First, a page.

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  • “Destination Globalization? Women, Gender and Comparative Colonial Histories in the New Millenium”
  • Jean Allman and Antoinette Burton

Among the most enduring debates in feminist historiography as we head into the new millennium is the question of what the right and proper relationship is, and should be, between studies which focus on women and those which privilege gender as a category of historical analysis. Although this may come as a surprise to many, given the velocity with which gender has become a crucial analytical category and investigative tool—partly as a result of Joan Scott’s famous 1986 American Historical Review article—the dialogic tension between “women” and “gender” remains a constitutive feature of disciplinary inquiry and feminist interdisciplinarity more generally.2 The fact that two of the most established feminist historical journals to emerge in the last fifteen years continue under the rubrics The Journal of Women’s History and Gender and History reflects and, of course, reproduces this tension—even as contributors to both constantly cross, negotiate and recast the differences between the two categories.

Significantly for the purposes of this special issue of the Journal of Colonialism and Colonial History, the debate rages perhaps most passionately in today’s colonial history and studies, where feminist historians and anti-imperialist scholars more generally have been at the forefront of interrogating hidebound narratives, opening up new geographies of power and knowledge, and centralizing stories about women and gender at the intersection of histories of race, class, sexuality, labor, ethnicity, nation and religion under colonial and postcolonial regimes. So, for example, Ann Stoler, in her 2002 book, Carnal Knowledge and Imperial Power, argues that much of the recent literature on gender and empire has “tacked back and forth” between a focus on “women, their daring or despair” and one on “the ways in which a wider domain was shaped by gendered sensibilities and sexual politics.”3 In her view, “a broader gendered history may offer more than women’s history tout court.”4 Yet there is no natural or necessary consensus about this. Paul Zeleza, writing in the context of African history, argues that “gender history cannot go far without the continuous retrieval of women’s history, while women’s history cannot transform the fundamentally flawed paradigmatic bases of ‘mainstream’ history without gender history.”5 While it is tempting to try to reconcile these views, or at least to make a case for one or the other, this special issue demonstrates the futility of either path. More pressing is the task of determining what kinds of pressures gendered analyses of colonialism exert on one of the dominant paradigms of 21st century scholarship: globalization.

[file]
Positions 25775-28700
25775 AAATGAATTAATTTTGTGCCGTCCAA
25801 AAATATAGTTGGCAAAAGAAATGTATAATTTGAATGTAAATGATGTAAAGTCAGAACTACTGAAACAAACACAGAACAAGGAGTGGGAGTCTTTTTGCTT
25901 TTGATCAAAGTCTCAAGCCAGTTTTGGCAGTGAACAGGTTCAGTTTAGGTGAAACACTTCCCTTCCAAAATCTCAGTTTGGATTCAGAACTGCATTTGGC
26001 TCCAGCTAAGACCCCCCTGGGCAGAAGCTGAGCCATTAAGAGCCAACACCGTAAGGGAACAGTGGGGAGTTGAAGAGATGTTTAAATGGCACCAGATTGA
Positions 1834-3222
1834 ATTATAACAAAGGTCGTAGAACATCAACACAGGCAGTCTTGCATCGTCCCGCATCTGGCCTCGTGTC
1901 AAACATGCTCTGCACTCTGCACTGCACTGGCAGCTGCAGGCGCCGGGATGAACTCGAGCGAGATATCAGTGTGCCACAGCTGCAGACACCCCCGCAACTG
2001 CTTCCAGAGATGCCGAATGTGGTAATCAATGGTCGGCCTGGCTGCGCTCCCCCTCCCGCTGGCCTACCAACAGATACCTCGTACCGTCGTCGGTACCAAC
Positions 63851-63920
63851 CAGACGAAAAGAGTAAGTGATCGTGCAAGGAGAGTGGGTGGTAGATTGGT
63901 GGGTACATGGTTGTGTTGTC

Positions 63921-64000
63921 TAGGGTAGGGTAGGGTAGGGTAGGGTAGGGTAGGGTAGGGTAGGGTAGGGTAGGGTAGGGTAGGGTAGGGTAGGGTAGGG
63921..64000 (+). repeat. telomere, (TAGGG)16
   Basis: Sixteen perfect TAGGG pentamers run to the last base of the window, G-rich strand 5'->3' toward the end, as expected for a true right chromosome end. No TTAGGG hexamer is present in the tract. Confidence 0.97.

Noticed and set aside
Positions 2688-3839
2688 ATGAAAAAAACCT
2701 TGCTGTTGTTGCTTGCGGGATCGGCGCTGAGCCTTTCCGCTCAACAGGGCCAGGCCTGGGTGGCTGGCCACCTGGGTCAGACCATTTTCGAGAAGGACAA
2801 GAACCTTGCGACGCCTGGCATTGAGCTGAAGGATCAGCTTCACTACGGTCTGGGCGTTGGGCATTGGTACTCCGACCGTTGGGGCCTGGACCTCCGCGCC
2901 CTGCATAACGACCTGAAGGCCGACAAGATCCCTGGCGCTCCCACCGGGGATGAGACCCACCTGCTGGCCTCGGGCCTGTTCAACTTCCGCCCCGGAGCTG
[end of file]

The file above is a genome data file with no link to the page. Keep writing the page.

Although its proponents and its critics agree that it is not by any means a new thing,6 globalization nonetheless has begun to acquire a kind of inevitability as the natural destination of disciplinary inquiry in the arts and sciences broadly conceived. Despite the fact that globalization is apparently in the air we breathe—and not withstanding a few allusions to the transnational and the diasporic below—what readers will not find here is either a consensus or a resignation about the global as the ultimate destination for scholarship on women, gender and colonialism.7 In fact, with the exception of China, there is a remarkably consistent emphasis on the primacy of the local in the other area studies fields under consideration here—Africa, Latin America, the Middle East and South Asia. This emphasis impels us to question whether globalization is necessarily the natural, let alone the inevitable, endpoint for scholars interested in the interplay between and among colonialisms and women, gender, sexuality and feminism. In this sense the local foci which undergird these literatures are not merely the “after-images” of colonial power in situ; nor are the “learning places” they offer either the detritus or the precondition of global analysis in all its whiggish glory.8 Instead, the constitutive and ongoing influence of area studies’ methods, orientation, and politics remains indelibly imprinted on the historiographies of those scholarly endeavors which seek to illuminate the links between women, gendered domains and subjectivities, colonial legacies and “postcolonial” futures.

Thus this introduction is undertaken with two purposes. The first...

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